Repeat offender arrested after JSOT Alberta investigation

By Staff | February 21, 2017 | Last updated on February 21, 2017
2 min read

A former mutual fund rep from Calgary has been charged with alleged breaches of the Criminal Code following an investigation by the Joint Serious Offences Team (JSOT) in Alberta.

The Alberta Securities Commission and the Alberta RCMP have announced that Neil Andrew McDonald has been criminally charged with:

  • seven counts of fraud over $5,000;
  • one count of fraud under $5,000; and
  • one count of money laundering.

The ASC says it’s alleged that McDonald fraudulently raised approximately $240,000 from seven different investors between October 2012 to July 2015, while he was engaged in court proceedings on previous charges and waiting to serve an existing two-year jail term. None of these charges has been proven in court.

McDonald is in custody and his bail hearing has been set for February 22, 2017. This is the first arrest resulting from JSOT investigations in Alberta, and the third time McDonald has been charged under Alberta Securities law.


Between February 2009 and April 2009, the ASC says in a settlement agreement that McDonald violated Alberta securities law by fraudulently raising $439,000 from investors. The ASC’s settlement agreement and undertaking, from 2o1o, says seven investors were affected and that McDonald was selling “non-existent Guaranteed Investment Certificates.”

The agreement says, “McDonald admits that, instead of purchasing Certificates on the investors’ behalf, he deposited the $439,000 into the bank account of 1440488 Alberta Ltd., a company owned and controlled by McDonald.”

The ASC adds McDonald also put two of the investors’ interests at risk when “he paid $260,000 of the $439,000 to purchase the Alternate Securities in his own name and that of his boss and business partner.”

As of September 2010, says the ASC, McDonald was banned from trading or advising in securities for a period of 15 years. The ASC adds that he repaid, “on his own initiative,” $439,000 in restitution. McDonald also agreed to pay the Commission $20,000 in settlement and investigation costs, and that he “lost his livelihood and voluntarily refrained from acting as an investment advisor.”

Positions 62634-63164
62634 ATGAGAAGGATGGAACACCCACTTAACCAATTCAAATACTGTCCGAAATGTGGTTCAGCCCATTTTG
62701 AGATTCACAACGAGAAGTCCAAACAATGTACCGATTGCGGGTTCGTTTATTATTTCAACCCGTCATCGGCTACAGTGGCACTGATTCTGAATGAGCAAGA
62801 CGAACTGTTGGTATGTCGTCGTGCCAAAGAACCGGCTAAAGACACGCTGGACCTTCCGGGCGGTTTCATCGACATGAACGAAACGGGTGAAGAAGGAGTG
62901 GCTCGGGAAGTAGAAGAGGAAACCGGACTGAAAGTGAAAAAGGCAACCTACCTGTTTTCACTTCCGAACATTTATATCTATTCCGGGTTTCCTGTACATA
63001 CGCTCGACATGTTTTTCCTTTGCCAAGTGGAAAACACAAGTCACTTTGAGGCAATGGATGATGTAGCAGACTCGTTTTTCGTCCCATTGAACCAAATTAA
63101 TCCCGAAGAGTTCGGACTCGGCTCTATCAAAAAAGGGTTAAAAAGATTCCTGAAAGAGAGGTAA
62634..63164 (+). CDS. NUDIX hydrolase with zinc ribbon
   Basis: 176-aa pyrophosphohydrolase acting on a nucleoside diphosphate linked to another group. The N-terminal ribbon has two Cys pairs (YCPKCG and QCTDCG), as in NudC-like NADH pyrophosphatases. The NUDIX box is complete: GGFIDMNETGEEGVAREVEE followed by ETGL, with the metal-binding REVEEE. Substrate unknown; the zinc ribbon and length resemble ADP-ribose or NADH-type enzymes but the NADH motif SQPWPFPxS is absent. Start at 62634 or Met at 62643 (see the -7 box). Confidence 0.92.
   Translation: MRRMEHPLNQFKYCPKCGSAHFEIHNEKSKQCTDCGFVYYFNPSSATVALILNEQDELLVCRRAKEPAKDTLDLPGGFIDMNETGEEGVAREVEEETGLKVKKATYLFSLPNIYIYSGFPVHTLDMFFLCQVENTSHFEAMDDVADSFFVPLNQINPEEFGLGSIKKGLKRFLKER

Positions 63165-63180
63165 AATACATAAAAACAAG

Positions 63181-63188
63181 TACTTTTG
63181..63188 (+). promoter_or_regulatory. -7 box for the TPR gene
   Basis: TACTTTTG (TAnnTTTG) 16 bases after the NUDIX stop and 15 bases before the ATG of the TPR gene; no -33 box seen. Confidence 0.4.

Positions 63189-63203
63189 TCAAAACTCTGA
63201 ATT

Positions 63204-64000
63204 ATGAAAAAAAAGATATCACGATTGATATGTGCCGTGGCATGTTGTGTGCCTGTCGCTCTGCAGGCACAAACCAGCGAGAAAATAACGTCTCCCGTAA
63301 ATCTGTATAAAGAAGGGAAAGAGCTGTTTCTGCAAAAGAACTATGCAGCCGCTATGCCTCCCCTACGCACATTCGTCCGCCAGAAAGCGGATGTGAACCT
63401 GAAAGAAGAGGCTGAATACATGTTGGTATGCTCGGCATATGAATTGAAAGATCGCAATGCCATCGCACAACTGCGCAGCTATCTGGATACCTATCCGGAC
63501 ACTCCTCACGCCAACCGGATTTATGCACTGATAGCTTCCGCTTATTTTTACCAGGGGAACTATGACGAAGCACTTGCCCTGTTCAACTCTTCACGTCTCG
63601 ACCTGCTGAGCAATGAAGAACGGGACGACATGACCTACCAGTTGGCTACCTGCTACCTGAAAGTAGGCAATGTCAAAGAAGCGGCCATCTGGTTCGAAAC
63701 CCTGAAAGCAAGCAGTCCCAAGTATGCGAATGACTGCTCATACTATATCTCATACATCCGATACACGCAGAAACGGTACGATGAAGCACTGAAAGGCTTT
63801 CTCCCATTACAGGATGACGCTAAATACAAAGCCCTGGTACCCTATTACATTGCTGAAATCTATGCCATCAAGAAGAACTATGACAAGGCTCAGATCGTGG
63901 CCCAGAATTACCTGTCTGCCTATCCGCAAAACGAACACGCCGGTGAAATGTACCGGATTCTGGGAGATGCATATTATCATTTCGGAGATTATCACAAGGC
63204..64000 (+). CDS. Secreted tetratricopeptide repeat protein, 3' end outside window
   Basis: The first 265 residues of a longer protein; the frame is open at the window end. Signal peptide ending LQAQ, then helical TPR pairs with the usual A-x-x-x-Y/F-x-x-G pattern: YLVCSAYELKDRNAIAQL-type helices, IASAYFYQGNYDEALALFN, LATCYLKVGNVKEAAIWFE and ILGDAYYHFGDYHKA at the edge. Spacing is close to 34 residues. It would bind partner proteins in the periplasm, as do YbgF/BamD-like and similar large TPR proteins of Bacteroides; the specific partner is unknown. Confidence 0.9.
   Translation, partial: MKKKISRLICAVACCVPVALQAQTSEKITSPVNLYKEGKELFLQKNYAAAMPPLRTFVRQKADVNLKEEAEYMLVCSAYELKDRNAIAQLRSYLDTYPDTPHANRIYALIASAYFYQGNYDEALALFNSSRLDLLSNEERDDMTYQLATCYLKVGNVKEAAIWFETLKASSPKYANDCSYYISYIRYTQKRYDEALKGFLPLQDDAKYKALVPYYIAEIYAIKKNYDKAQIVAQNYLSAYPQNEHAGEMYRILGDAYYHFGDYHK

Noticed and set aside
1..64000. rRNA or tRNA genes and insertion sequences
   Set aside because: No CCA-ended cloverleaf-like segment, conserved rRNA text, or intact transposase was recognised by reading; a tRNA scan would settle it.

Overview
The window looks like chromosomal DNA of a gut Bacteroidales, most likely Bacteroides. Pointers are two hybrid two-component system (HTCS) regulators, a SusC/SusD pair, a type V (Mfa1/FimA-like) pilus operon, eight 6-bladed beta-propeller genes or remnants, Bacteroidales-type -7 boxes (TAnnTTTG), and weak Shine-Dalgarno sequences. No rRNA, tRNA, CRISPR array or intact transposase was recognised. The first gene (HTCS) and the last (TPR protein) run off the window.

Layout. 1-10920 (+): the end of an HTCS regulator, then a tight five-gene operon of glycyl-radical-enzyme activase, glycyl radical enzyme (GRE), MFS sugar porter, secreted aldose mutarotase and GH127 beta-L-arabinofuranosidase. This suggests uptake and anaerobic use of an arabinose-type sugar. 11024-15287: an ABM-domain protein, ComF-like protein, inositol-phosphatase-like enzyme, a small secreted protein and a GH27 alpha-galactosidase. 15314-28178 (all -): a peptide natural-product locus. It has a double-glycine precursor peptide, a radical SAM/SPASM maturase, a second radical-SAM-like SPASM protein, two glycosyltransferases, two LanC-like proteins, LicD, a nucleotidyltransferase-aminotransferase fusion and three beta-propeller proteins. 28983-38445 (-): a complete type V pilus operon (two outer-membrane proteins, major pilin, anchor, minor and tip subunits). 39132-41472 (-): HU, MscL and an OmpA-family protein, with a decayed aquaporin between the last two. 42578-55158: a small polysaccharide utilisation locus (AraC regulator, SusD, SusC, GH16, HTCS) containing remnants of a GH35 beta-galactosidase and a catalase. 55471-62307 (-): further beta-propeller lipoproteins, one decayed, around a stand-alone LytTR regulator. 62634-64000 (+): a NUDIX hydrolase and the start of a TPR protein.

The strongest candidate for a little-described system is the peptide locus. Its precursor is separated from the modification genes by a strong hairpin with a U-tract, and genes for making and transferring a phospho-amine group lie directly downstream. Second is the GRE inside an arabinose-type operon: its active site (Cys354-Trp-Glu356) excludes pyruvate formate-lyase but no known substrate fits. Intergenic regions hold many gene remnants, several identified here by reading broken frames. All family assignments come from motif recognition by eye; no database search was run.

But then, in 2011, McDonald allegedly fraudulently raised $240,000 from investors, says the ASC. In October 2012, the Commission charged McDonald with offences under the Securities Act (Alberta).

On August 15, 2014, after a Provincial Court trial, McDonald was then permanently banned from trading in securities and ordered to pay restitution. The ASC says he was sentenced to two years in jail on May 29, 2015.

In a June release, the ASC details why McDonald received that sentence, noting, “When he made his guilty pleas [in 2015], McDonald admitted that he had taken funds from three investors on the basis he would use the money to purchase securities in real estate investments connected to Edgeworth Properties Inc. Instead, he put the investors’ money into an account he controlled and used the funds for personal purposes.”

The ASC says the current Criminal Code charges (eight counts of fraud and one count of money laundering) are alleged to have taken place between October 2012 and July 2015. staff


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